Saturday, November 14, 2015

Nous sommes tous les parisiens

To say that I begin this message with a heavy heart does not fully capture the moment.  It could be said that I always write with a heavy heart or with a sense of being oppressed by emotional, spiritual and intellectual burdens not of my own making.  Yesterday marked a new low in the story of humanity.  And yet it also marked a new high.  Yesterday a group of organized terrorists executed a series of attacks in Paris that left many people dead, more people asking serious questions, and the remainder of us with a little more to worry about.  And yesterday some child was born who will lead a nation, and another who will discover a cure to a previously incurable disease, and someone else began a career in healing with their first patient contact. And somewhere in the world yesterday a child was born with a Large Congenital Melanocytic Nevus (LCMN), and that child’s parents are just like you and I. 

These parents (maybe for the first time, maybe for the third fourth or fifth time) suddenly find themselves in a strange new world. Who is this child? What is a Nevus? Will it kill them? Can they grow up to be normal productive members of the community? Will they be allowed to grow up and become normal productive members of the community? Do you remember those feelings of inadequacy? The fear of failure, death and the piercing gaze of strangers?  There is a word for these emotions and initial understanding—Isolation.  It is the goal of all terrorists—to detach individuals from a group making them more vulnerable or to impress societal mandates upon a group creating individual panic and defensiveness.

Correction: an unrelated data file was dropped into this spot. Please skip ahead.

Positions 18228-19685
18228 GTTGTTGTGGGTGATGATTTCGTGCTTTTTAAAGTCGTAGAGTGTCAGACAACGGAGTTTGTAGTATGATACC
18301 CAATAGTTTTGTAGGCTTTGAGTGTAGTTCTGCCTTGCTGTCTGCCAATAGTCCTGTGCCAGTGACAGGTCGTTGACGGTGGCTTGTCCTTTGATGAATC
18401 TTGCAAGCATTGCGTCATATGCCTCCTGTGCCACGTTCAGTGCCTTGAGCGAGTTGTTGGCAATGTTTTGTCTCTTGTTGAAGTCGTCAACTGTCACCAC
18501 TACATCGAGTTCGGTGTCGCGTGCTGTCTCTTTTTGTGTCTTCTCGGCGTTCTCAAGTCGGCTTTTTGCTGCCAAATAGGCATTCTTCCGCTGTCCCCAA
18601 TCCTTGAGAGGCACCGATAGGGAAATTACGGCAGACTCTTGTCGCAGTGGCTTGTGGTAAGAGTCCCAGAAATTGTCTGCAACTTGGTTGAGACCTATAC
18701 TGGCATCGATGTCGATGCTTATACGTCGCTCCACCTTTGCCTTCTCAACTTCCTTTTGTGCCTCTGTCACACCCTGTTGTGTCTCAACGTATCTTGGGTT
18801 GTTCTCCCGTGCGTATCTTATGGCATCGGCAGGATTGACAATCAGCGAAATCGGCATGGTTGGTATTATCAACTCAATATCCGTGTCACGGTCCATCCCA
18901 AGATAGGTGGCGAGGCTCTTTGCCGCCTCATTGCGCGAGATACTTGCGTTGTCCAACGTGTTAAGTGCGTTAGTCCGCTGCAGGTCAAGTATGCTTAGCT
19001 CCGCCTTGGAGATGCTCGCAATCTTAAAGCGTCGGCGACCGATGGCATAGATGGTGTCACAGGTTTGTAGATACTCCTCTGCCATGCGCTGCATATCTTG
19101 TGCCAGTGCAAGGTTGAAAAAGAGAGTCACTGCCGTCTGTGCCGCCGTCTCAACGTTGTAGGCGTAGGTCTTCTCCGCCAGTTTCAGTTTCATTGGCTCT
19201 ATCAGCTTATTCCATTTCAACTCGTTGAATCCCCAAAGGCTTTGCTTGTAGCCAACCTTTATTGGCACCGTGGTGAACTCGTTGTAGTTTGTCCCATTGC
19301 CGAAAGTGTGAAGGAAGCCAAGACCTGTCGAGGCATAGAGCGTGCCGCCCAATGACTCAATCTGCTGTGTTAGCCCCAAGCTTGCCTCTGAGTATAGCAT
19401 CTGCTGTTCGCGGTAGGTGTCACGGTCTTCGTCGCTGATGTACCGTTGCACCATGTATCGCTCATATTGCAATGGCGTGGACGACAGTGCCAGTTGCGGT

The Societal and Political implications are irrelevant, frivolous and superficial.  All power is found in the love for one another and in the strength of relationships which are often forged in the crucible of common challenge or even suffering. All I have to do to see the truth in this statement is to observe the two strong factions within the Nevus community: those for and against nevus removal.  At extreme ends of the spectrum on this issue are people who are convinced beyond a shadow of a doubt that their position is right, unassailable and should be impressed upon the community of nevus owners.  That decision is a profoundly personal decision and can never be taken lightly given the very real risks of surgery and the unknown risks of a fatal outcome if not removed.

But all of that discussion is of no benefit, no comfort nor of any help to those families either facing a terminal diagnosis for their child or are seeking to learn to live again after they have lost a child to a disease associated with LCMN.  We engage in a vibrant community of support and encouragement and for the most part we have learned to live together in the light of LCMN without pointing out the perceived failures of decisions we did not make nor have to live with.  What I mean to say is that Nevus Outreach (NOI) has afforded us a forum to share, live and love as a community and rescued us from the terror of isolation.